Subrogation simply means substitution of one person for another. In Universal Forest Prods. E. Div., Inc. v. Morris Forest Prods., LLC, 558 F. Supp. 2d 893 (E.D. Wis. 2008), the court held that a party who is subrogated to a second party’s rights against a third party “steps into the shoes” of the second party and may bring all claims which the second party could have brought against the third party.
The rights to which the subrogee succeeds are the same as those of the person for whom s/he is substituted with. A subrogee cannot acquire any claim, security, or remedy the subrogor did not have. A subrogated claim is not in any way diminished or extinguished by the subrogation, but merely taken over by another. The right to subrogate arises from the relationship of the parties and it does not depend on contract or statute for its application.
In most jurisdictions, the person entitled to subrogation is substituted to the very debt. Under the subrogation doctrine, the guarantor’s payment preserves the original debt and merely substitutes the guarantor for the creditor. In re Wiley, 2010 Bankr. LEXIS 781 (Bankr. D.N.M. Mar. 11, 2010), it was held that an instanter upon payment by a guarantor of a debt, a debtor’s obligation to a creditor becomes an obligation to the guarantor, not a new debt, but, by subrogation, the result is the shift of the original debt from the creditor to the guarantor who steps into the creditor’s shoes.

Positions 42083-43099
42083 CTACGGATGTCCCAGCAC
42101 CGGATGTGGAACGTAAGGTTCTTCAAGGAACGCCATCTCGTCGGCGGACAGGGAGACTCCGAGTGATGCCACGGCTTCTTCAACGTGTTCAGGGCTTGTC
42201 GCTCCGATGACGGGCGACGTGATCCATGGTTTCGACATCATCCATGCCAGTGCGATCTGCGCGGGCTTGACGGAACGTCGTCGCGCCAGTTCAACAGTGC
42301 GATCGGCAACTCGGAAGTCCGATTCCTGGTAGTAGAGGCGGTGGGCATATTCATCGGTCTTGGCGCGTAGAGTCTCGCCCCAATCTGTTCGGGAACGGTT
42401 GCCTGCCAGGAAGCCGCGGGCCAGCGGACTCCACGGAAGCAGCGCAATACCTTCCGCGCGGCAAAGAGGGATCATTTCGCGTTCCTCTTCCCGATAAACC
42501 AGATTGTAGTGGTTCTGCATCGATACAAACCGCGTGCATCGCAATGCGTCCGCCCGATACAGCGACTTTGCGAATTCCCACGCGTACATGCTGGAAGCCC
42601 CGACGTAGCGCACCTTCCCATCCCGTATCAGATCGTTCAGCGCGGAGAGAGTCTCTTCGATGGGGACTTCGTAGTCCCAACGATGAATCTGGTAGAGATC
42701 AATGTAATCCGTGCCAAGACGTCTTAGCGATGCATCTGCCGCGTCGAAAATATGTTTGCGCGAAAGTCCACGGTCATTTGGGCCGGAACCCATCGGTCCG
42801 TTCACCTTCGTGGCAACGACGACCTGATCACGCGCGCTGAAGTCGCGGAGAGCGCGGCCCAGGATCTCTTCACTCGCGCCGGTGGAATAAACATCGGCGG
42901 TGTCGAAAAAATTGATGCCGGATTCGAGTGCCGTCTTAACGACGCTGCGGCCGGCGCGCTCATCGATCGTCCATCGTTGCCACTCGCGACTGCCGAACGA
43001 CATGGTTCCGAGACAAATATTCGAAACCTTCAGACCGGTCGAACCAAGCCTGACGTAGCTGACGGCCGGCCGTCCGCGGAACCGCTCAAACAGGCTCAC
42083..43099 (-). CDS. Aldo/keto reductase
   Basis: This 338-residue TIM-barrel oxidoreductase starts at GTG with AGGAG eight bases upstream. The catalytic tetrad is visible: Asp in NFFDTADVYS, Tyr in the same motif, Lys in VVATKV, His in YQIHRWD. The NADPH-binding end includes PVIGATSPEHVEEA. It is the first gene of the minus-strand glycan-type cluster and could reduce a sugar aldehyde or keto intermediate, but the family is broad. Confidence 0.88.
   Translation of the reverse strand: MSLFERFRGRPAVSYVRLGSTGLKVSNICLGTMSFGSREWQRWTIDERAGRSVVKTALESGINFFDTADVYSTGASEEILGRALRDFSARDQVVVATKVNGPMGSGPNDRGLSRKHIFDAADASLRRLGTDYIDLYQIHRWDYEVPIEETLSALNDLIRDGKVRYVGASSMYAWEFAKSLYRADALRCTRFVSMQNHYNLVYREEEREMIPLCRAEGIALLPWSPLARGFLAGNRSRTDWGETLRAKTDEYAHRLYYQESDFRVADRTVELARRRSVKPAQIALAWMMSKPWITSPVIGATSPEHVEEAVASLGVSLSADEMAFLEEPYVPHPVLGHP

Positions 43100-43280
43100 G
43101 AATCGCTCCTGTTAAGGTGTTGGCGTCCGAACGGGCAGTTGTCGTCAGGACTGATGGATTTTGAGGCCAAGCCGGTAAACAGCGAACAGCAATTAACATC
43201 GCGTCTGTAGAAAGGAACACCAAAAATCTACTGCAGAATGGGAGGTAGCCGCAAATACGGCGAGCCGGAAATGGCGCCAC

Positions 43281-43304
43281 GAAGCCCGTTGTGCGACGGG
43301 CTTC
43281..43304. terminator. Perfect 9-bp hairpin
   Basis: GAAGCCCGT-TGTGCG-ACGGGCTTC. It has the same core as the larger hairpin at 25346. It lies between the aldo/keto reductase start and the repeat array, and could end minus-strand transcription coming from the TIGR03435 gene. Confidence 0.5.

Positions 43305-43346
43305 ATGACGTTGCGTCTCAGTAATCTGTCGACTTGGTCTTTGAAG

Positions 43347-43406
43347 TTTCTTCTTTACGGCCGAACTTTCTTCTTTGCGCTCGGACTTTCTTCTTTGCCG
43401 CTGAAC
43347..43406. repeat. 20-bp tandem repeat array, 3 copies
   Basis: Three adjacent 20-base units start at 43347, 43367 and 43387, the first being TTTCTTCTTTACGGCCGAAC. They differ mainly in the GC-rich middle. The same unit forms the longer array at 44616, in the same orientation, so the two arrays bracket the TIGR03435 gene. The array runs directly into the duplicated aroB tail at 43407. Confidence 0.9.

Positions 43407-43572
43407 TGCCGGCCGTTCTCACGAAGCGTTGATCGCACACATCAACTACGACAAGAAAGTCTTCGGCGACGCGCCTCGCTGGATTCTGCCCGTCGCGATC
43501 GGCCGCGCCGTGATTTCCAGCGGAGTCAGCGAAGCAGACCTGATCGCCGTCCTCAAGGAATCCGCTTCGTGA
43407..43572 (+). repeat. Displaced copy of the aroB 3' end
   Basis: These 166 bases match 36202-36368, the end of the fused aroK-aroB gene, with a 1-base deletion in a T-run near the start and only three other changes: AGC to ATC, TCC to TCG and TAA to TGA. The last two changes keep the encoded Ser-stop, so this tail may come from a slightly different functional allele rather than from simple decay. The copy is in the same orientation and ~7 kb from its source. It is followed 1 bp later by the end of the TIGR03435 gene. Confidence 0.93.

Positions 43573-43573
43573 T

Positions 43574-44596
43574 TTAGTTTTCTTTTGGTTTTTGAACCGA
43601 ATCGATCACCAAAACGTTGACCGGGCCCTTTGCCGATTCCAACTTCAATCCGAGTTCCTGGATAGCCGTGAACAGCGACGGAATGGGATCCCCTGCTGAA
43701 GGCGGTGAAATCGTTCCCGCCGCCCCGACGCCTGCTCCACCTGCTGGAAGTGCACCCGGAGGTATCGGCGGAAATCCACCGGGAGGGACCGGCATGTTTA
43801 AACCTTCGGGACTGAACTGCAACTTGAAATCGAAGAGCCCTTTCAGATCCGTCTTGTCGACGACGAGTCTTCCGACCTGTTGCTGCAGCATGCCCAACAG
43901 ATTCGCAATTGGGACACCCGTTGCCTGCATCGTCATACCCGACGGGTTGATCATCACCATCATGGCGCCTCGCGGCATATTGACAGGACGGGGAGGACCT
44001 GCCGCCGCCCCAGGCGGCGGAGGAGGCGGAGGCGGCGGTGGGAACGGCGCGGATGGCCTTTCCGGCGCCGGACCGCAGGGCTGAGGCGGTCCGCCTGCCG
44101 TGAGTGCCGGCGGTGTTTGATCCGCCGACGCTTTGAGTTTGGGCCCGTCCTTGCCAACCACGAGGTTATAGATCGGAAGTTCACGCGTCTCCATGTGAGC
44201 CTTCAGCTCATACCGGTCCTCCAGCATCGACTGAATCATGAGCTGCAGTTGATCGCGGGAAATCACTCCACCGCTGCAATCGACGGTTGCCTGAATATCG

The subrogated person is entitled to the collateral securities of the creditor which the creditor may have as security for the debt and to such benefits from the securities as the creditor had.
In Leaf Funding, Inc. v. Brogan Pharms., Inc., 642 F. Supp. 2d 844 (N.D. Ind. 2009), the court stated that the guarantor of a debt may seek to avoid personal liability in a suit by a creditor by asserting the impairment of collateral defense. Pursuant to this defense, the guarantor’s liability will be discharged if the facts establish that the creditor’s conduct unjustifiably impaired the collateral securing the debt. The underlying purpose of the impairment of collateral defense is to prevent the guarantor from being exposed to personal liability beyond that which was expected at the time the parties entered into the contract secured by the collateral.
The rights of the person entitled to subrogation do not depend on the willingness or unwillingness of the creditor to transfer the security. However, by law, the creditor is required to turn over the property or securities to the secondarily liable person as soon as s/he pays the creditor’s claim. Therefore, when there is no equitable right, the claimant’s position will not be improved by an assignment.
A surety’s right to subrogation begins as of the date of the execution of the suretyship contract. One who merely has a prospective right of subrogation may not require that certain assets be held in reserve for his benefit. A subrogee cannot sue for punitive damages. In order to discharge a mortgage, the sum that a party pays determines the extent to which s/he may be subrogated to the mortgage lien.
A surety on a judgment who pays it off after the principal debtor’s death is subrogated to the same right of priority in the distribution of assets by the executor which the state law confers on bond or judgment creditors. A surety is not subrogated against the interest of the obligee.